For the Record: Class registration

Text by Jeanne Leong

Today, students register for classes through the Penn InTouch system, but long before this service was available, they had to show up in a campus office to choose, change, or drop a class.

Class Registration
Photo by University Archives and Records Center

Today, students register for classes through the Penn InTouch system, but long before this service was available, they had to show up in a campus office to choose, change, or drop a class.

Record - story
Photo by University Archives and Records Center

Until 1955, class registration was a several-day process. Students were required to go to one building to fill out preliminary forms. Then, to register for courses, students needed to go to each of the schools that offered the courses they wanted to take. Finally, they had to go across campus to pay the tuition bill. In the fall of 1955, the Registrar’s Office created a new system unifying the different schools into one central registration system.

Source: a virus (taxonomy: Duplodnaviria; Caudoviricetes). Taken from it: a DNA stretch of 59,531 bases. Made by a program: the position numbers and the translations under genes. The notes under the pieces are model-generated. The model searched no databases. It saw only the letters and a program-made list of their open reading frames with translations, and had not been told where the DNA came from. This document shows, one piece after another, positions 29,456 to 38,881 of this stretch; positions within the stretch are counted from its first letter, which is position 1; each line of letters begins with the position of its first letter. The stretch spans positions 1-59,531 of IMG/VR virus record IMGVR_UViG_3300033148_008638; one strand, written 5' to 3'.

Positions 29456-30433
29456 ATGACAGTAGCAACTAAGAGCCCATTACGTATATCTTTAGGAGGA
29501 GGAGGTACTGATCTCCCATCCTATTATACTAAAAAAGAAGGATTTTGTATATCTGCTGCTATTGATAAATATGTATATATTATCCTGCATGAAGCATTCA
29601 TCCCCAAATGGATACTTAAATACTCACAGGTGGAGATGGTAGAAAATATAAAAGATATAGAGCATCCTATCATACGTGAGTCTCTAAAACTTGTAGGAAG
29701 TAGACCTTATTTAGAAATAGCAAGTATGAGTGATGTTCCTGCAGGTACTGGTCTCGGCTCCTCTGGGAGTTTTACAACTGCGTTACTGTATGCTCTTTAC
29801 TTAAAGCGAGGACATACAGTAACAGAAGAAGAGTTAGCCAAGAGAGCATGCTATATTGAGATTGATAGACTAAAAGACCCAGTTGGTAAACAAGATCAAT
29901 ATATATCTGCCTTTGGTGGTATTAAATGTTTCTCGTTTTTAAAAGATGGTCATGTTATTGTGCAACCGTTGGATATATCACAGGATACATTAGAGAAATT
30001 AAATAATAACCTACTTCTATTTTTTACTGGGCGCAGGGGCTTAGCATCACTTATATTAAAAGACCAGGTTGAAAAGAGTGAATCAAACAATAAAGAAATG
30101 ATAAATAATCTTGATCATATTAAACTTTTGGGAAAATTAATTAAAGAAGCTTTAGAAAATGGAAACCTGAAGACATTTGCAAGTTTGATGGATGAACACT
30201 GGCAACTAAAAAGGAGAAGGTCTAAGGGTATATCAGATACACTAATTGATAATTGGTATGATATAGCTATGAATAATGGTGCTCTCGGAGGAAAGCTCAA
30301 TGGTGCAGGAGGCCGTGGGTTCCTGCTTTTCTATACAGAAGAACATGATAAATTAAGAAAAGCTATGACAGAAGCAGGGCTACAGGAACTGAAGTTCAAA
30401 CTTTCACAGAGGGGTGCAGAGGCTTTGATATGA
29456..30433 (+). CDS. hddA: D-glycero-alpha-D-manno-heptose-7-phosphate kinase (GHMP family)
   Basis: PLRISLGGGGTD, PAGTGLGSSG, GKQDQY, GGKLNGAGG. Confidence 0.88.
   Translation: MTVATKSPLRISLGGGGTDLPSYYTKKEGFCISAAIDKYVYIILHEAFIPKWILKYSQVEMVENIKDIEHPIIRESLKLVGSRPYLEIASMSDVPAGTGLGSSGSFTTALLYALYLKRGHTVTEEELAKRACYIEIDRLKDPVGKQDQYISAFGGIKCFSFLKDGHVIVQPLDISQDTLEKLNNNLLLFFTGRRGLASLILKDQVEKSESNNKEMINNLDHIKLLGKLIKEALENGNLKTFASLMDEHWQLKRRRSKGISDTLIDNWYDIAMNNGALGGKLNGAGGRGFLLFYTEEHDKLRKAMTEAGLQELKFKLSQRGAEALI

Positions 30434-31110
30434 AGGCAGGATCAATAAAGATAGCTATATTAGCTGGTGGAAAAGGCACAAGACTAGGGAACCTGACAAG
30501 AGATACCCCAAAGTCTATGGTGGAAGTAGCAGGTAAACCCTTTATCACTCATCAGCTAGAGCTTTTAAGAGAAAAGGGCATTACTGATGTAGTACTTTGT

In this 1965 photo, students are registering for classes in a specially erected registration center in Hutchinson Gym. Long lines extended outside of Hutchinson as thousands of students waited for their turn to register for the semester.

The main registrar’s office was located in Logan Hall, but it was not large enough to accommodate the throng of students during registration.

By the early 1970s, the Office of the Registrar had made huge strides to automate class registration through new technology. Students filled out forms that an optical scanner would read and feed into a computer’s memory bank. The process allowed professors to know who and how many students were signed up for a course. The system also quickly
gave students up-to-date information on what was available when they dropped or added a course.

In 2008, the University implemented the online registration system Penn InTouch, which allowed students to pick courses based on several criteria.

The mobile version of Penn InTouch was launched in 2011.

For more information about this and other historical events at Penn, visit the University Archives online.

Originally published on .